This is a song about the joys of young love and the benefits of getting together â€œwhen daddyâ€™s not aroundâ€, because the daddy in question doesnâ€™t like your new boyfriend. Nor does the boyfriend like the dad much, either â€“ as Tom says in the song, â€œtold him once I liked him, but I liedâ€. Well, get her! There are some more great Beach Boys-type touches to this song, with chugging riffs and a brilliant bit at the 2â€™11â€ point with a stupendous rising harmony which sort of falls in on itself and gives way for the final chorus.
Thought-provoking fact: In Shakespeareâ€™s Romeo & Juliet, Julietâ€™s dad isnâ€™t very happy about the whole going-out-with-Romeo business. However this song is nothing to do with that.
10. Unsaid ThingsAnother essay in McFly teen loserdom, â€˜Unsaid Thingsâ€™ ponders what might have been if, seven years ago, theyâ€™d plucked up the courage to tell A Lady how they felt about her. In the time since itâ€™s all gone monstrously tits up â€“ sheâ€™s pregnant (â€œwith a babyâ€), sheâ€™s getting married, and her fiancÃ© is big and muscly and annoying.
â€œHer fiancÃ© is the same guy whoâ€™s in the Marines in â€˜Obviouslyâ€™,â€ Tom explains. â€œA lot of our characters turn up at different points in the album.â€ But what of the controversial â€œpregnant with a babyâ€ line? â€œMy whole family keep reminding me how stupid that lyric is,â€ Tom groans. â€œAs if sheâ€™s likely to be pregnant with something else. Perhaps it should have really been â€˜with her babyâ€™. Still, itâ€™s too late to change now.â€
And the fact that she was writing letters to you seven years ago surely means that itâ€™s time to let go, move on and develop a crush on someone else? â€œI know. Thatâ€™s a long time. If she was writing to me now it would probably be via email, or in a text message. But that wouldnâ€™t mean as much. You canâ€™t beat a nice hand-written love letter. Iâ€™ve still got all mine at home.â€
Intriguing fact: This song features Harry and Dougieâ€™s first ever writing credit â€“ they did the middle eight. Dougieâ€™s not happy with his vocal part, though. â€œIt makes me want to pick at my eye,â€ he says. Whatever that might mean.
11. Surfer BabeIf this song was a house it would be on the same street as â€˜Five Colours In Her Hairâ€™. â€˜Surfer Babeâ€™ was written by Tom and James, and after every songwriting session Tom would post a MiniDisc of the record off to Danny for his advice. The MiniDisc went backwards and forwards for some time until the song was just right.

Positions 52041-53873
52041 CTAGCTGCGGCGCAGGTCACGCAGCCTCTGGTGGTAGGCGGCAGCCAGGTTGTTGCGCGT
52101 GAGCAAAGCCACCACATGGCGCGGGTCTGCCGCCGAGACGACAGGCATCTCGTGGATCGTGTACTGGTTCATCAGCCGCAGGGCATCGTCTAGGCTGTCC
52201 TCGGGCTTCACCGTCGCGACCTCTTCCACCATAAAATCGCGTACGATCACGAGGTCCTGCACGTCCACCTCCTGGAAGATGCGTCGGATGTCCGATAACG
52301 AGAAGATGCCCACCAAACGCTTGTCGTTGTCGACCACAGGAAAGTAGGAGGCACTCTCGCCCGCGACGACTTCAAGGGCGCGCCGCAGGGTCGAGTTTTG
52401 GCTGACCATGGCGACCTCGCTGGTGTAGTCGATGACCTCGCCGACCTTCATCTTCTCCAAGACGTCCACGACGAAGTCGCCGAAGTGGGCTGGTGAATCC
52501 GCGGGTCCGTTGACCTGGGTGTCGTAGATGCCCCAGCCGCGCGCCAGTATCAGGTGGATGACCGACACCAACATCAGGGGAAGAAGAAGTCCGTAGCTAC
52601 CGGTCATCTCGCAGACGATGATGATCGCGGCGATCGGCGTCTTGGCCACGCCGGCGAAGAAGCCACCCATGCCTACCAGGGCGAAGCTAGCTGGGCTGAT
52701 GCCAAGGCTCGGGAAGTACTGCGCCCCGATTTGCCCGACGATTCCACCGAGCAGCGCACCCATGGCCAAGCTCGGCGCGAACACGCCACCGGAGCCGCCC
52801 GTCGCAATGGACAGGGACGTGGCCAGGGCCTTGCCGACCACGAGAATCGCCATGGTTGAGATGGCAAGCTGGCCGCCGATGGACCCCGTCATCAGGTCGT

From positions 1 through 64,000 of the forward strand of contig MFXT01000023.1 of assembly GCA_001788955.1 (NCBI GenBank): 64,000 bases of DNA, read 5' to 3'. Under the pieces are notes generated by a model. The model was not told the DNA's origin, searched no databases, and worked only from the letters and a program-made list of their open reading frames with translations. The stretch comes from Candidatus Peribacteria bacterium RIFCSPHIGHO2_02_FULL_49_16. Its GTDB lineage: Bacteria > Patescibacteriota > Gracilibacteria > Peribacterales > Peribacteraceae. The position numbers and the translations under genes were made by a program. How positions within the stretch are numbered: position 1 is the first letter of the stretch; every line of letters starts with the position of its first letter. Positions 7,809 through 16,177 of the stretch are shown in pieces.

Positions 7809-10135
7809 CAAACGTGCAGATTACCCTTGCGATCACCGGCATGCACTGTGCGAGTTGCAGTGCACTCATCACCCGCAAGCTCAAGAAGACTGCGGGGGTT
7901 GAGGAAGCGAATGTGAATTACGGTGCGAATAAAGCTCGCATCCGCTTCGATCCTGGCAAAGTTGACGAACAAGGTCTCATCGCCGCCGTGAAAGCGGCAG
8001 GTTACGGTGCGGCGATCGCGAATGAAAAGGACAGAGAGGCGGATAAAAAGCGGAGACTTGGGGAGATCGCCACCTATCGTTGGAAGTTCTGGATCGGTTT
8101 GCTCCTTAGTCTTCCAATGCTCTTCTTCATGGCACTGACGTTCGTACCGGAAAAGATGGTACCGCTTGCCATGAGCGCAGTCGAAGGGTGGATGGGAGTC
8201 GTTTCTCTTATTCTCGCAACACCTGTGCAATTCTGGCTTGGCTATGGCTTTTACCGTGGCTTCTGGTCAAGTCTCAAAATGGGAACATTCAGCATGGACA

Finally the finishing touches were put to â€˜Surfer Babeâ€™ with Tom, Danny and James sitting on a freezing hotel room balcony during last yearâ€™s Busted theatre tour. â€œFor some reason James doesnâ€™t seem to feel the cold,â€ Tom laughs, â€œso we were sat out there in the wind and rain trying to write about girls in the hot Florida sun. Listen out for the brilliant middle eight, which has the a cracking chant of â€œBut you are but you are but you are but you areâ€¦â€ ricocheting from speaker to speaker. Intertwining album-type fact: The girl left behind in bed at the start of this song is the same girl in â€˜That Girlâ€™. Itâ€™s like a conceptual wheel within a wheel!
12. Not AloneDannyâ€™s solo song. Of which he says: â€œThis is one of the best songs Iâ€™ve written. I wrote it in my room at college when I was sixteen years old â€“ I was bored and depressed, and I was travelling to and from London all the time to see Tom, and I didnâ€™t know where everything was heading.
But at the same time, because Iâ€™m Catholic, I did feel that I wasnâ€™t alone. It sounds cheesy but this song is a bit of me. Some of my influences are in there â€“ like Bruce Springsteen â€“ and I think it represents what I personally bring to the band.â€
Semi-fascinating fact: Harry correctly identifies this as â€œa rock solid songâ€, while Dougie opts for the word â€œgoodâ€.
13. BroccoliThatâ€™s right, pop pickers: McFly have chosen to close their album with a song called â€˜Broccoliâ€™. Brocolli. â€œLike the vegetable,â€ Tom nods. So, thatâ€™s: broccoli. â€œItâ€™s the coolest-ever name for a song.â€ Right you are, Tom. â€œItâ€™s about a girl youâ€™ve decided youâ€™ll cook for, but youâ€™re crap at cooking. Hence the â€œvirgin in the kitchenâ€ line. Then while youâ€™re cooking she calls you and blows you out. This is one of those songs that we werenâ€™t sure about when we wrote it, then we slept on it and the next day it sounded great.â€
Supremely fascinating final fact:
Dougieâ€™s five favourite vegetables are: